This point is actually two fold though, in that I also talk about what I anticipate so people will be checking in on me and my emotional state as birth approaches, and after we get home as well. By talking about it, I'm letting them know it's okay to ask me, and in fact I encourage it. I really can't think of anything I would hate more than if once she gets here, people don't ask me how I am doing mentally... It will be the biggest, pinkest, loudest elephant in the room, and I want people to talk to me about it in case I can't vocally ask for help. I already know some of my triggers (and breast feeding will undoubtably be one of them). I want to know people will be looking out for me when the time comes, because I am fully expecting there to be a PTSD aftershock. I'm not even kidding a little bit.
3) New OBGYN & new hospital. Something's gotta give, and in this case it was either my mind or my experience. I feel really badly, my OBGYN wasn't even the one who delivered Jack and I absolutely love her. It is thanks to her I got the "all clear" to start ttc once again, and thanks to her I was on Provera and later Clomid. She accepted my spastic phone calls and never made me feel judged. Honestly, it came down to the fact that she only has privileges at one hospital, and I don't think I can step foot in that same hospital again. Scott's made it clear he would be extremely uncomfortable there, so at my 22 week appointment I asked for a referral to a pretty new hospital in the city (with a top-rated NICU to boot) and my OBGYN obliged, letting me know she'd request a friend of hers take over my care. I know this is the right decision for us because for the first time in this entire pregnancy, I am actually looking forward to the delivery. Can you believe it? I've said it before, and I'll say it again: I love my OBGYN, but I love my babies more.
4) Giving myself targets. I'm a list person, through and through. I don't need a physical list (though anyone that has seen my desk at work can attest I have plenty of those, too). I give myself a mental checklist of dates and numbers and anniversaries. I turned the very thing which used to haunt me in the beginning (the incessant anniversary dates creeping up on me) and turned it into a coping mechanism to get through pregnancy after a loss. I gave myself goals: to get to eight weeks, then twelve weeks pregnant. Then each ultrasound, including the anatomy scan. To get through Christmas, New Years Eve, Jack's birthday and anniversaries. February first. Now that I'm 25 weeks pregnant, I've started a count-down of the number of weeks/days/work days left. It seems crazy (and I'll admit it is!), but somehow these little breakdowns of the time left is working and I'm starting to feel like time is getting away from me pretty quickly.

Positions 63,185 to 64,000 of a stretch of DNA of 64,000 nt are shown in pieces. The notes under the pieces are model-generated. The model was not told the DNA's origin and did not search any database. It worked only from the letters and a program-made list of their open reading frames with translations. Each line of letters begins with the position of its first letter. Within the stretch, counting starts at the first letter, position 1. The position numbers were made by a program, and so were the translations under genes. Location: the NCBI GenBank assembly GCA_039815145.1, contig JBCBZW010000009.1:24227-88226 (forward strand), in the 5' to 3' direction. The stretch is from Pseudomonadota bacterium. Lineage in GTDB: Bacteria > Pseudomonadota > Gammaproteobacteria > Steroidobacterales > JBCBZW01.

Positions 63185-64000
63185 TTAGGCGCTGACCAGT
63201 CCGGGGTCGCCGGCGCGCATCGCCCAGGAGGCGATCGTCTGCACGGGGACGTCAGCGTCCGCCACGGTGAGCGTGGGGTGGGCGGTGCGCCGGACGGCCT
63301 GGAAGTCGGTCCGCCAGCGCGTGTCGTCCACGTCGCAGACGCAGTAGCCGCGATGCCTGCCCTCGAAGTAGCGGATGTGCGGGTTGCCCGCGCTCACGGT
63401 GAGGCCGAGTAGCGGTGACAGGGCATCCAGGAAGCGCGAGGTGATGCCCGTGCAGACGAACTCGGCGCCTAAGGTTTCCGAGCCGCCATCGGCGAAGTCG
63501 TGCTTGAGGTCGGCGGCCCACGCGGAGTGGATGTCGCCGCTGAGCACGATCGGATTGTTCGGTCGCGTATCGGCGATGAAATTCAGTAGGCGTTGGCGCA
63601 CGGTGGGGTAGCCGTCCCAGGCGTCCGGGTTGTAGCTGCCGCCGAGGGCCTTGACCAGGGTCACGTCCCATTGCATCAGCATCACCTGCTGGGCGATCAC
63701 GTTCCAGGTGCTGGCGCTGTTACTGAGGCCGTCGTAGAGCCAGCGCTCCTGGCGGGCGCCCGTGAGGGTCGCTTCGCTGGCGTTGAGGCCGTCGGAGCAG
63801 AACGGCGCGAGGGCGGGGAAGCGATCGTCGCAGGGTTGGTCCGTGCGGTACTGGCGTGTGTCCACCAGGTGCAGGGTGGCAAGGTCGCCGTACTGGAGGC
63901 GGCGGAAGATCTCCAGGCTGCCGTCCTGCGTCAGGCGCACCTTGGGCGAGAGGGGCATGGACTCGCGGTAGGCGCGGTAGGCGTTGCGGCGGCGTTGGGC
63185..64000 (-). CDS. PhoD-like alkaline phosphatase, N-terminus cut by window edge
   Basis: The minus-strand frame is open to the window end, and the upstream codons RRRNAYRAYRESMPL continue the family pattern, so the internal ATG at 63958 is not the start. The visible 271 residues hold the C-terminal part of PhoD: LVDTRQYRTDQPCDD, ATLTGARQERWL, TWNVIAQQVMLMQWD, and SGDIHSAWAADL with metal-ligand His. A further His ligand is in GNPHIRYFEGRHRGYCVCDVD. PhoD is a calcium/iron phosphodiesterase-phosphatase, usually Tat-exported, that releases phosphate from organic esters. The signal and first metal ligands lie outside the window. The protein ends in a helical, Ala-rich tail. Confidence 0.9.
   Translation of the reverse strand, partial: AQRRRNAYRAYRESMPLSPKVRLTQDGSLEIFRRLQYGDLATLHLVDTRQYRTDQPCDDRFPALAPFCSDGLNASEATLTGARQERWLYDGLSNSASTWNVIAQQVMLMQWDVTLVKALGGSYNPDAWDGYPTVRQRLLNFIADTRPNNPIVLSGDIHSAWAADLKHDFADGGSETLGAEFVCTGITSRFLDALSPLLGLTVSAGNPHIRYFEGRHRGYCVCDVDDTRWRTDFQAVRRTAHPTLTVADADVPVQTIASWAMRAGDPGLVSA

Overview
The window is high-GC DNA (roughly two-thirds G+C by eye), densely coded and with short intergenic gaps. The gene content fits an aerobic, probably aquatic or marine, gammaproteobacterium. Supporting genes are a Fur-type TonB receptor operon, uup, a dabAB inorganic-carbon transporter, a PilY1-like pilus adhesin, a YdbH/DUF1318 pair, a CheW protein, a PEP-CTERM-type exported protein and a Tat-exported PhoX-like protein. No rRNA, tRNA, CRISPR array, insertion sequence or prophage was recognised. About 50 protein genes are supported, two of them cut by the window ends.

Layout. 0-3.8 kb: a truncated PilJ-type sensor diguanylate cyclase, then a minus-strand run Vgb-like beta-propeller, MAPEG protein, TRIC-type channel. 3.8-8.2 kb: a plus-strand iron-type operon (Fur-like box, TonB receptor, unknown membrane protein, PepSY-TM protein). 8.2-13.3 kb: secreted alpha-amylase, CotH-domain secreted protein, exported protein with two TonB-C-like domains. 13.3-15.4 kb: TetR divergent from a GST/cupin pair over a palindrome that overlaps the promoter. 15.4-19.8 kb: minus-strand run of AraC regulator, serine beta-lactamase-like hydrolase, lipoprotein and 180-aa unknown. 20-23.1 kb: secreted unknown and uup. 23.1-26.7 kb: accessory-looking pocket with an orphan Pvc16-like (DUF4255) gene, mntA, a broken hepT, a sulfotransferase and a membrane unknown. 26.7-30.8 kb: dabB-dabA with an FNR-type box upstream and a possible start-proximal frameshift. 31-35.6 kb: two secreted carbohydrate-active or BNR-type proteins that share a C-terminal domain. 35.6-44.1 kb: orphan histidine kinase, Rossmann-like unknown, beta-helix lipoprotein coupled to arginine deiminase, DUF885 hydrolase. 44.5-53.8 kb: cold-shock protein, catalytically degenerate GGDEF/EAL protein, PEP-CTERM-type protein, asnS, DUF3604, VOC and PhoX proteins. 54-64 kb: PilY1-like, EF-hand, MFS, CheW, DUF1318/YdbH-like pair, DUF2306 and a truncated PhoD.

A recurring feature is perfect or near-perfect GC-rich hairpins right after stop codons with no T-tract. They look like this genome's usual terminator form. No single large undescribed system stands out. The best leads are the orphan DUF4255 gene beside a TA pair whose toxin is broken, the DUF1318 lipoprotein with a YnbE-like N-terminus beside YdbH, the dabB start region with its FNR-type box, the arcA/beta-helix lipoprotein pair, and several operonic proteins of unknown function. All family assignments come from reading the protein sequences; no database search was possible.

5) Distractions. We continue house hunting, planning out our dream home, crunching numbers. We're going on vacation for a little over a week next week- when I come back I'll already be 27 weeks pregnant. Then I only have 11 weeks left 'til she arrives. <-- See what I did right there? :)
6) I cry, wherever and whenever I feel like it. Most often it's at work and the most inconsequential thing is said to me, and I'll start silently sobbing at my desk. I don't make a big deal out of it other than when I run out of tissues and have already slobbered on my sleeves to the point of no return. I let my grief take over and I give into the fit of tears. I used to think that perhaps people who saw me cry might think I was weak or wonder whether I'd lost it, but then I realized I don't really give a shit, and that this is an impossibly difficult card I've been dealt and none of them can relate to it in any meaningful way- therefore, who are they to judge me, you know? I also tear up on the train when I hear a meaningful song on my Ipod (the other day it was Tim McGraw's "My Little Girl" that set me off). I don't make apologies for my emotions, they are what make me who I am.
7) I write emails to my BLM BFFs. I alert them to my craziness and they talk me off the edge. I try to reciprocate. I Can not describe how much these ladies have helped through this. At the end of the day, it's so nice to know you're not alone.